Trans woman Debbie Hayton faces ban for transphobia Sunday Times 22.12.19
The original article is here.
A transgender woman has been accused of transphobia for wearing a T-shirt saying she is really still a man.
Debbie Hayton, 51, a physics teacher in the Midlands, who transitioned from male to female in 2012, is facing expulsion from the LGBT committee of the Trades Union Congress (TUC) for the slogan: “Trans women are men. Get over it!”
Hayton wore the T-shirt at an event organised by Fair Play for Women, a campaign group, in July. She has undergone surgery and hormone treatment and has changed her name, but has not sought a gender recognition certificate.
If she is forced out, it would mean that even people who have struggled with gender identity and undergone reassignment surgery can be accused of transphobia for declaring a belief that an individual cannot change their birth sex.
Nicola Williams, founder of Fair Play for Women, said: “Accusations of transphobia are thrown at women so often for so little that the word has lost all meaning. When even trans people can get called transphobes, I hope people now understand how ludicrous and far-fetched these attacks have always been. The trans movement has been hijacked by gender extremists.”
The case will fuel the anger of feminists, already upset by an employment tribunal ruling last week against a woman who said sex was a biological fact and it was impossible to change it. The judge in that case said Maya Forstater, who lost her job at a think tank, the Centre for Global Development, was “absolutist in her view of sex . . . she will refer to a person by the sex she considered appropriate even if it violates their dignity and/or creates an intimidating, hostile degrading humiliating or offensive environment”. She is expected to appeal.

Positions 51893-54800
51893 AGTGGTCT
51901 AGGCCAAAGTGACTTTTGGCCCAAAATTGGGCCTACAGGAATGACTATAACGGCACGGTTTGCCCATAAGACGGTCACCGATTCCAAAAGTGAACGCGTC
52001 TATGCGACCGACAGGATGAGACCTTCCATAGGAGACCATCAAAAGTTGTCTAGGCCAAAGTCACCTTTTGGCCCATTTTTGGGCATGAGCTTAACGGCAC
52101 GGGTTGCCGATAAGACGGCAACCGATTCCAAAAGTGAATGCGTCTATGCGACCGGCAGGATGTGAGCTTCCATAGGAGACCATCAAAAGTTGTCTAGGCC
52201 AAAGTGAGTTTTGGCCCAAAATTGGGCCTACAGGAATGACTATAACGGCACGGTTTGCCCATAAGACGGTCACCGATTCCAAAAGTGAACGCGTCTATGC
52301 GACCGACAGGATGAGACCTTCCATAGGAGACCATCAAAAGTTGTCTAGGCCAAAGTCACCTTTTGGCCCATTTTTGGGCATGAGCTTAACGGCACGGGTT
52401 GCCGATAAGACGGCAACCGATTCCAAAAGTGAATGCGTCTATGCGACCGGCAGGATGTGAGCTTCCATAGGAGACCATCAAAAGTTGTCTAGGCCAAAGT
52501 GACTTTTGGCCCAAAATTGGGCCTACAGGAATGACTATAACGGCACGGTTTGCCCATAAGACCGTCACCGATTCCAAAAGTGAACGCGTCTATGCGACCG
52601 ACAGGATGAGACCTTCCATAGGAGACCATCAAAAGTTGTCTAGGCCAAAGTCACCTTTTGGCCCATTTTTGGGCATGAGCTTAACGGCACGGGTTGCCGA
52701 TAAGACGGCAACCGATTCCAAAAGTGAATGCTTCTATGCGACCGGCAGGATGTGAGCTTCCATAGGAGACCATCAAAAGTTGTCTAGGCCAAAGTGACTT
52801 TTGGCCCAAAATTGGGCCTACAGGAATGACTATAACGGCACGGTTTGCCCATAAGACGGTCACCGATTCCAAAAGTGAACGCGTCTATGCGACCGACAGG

JK Rowling, the Harry Potter author, defended Forstater, saying: “Call yourself whatever you like. Sleep with any consenting adult who’ll have you. Live your best life in peace and security. But force women out of their jobs for stating that sex is real?”
In the Hayton case, 12 members of the LGBT committee sent a complaint in August to Frances O’Grady, general secretary of the TUC, a federation of unions representing 5.5m working Britons.
Nine of them, led by Maria Exall, civil partner of Angela Eagle MP, said that by wearing the T-shirt Hayton had “gone beyond discourse, and the expression of alternative viewpoints, and is now propagating hate speech against the trans community”.
They also criticised an article for the Morning Star in which Hayton wrote: “Trans women are biologically male — in fact being male is the sole qualifying criterion to be a trans woman.”
Three trans members of the committee complained that she had moved “into hate speech” as the T-shirt “denies non-binary identities and asserts the binary view of the world where male is synonymous with man and female is inextricably linked to womanhood”. One trans member, Rachel Harper, made the dispute public with a post on Twitter, swiftly deleted, urging Hayton to resign.
Professor Robin Lovell-Badge, head of the laboratory of stem cell biology and developmental genetics at the Francis Crick Institute, who discovered the gene that determines sex in mammals, said: “In the UK, I think most [people] would use ‘sex’ to refer to anatomical appearance and ‘gender’ to ways of behaviour.”
To a scientist, he said, anatomy could appear male, female or somewhere in between, but a man who transitioned could be said to change sex.
Hayton’s union, the NASUWT, Hayton and the TUC declined to comment.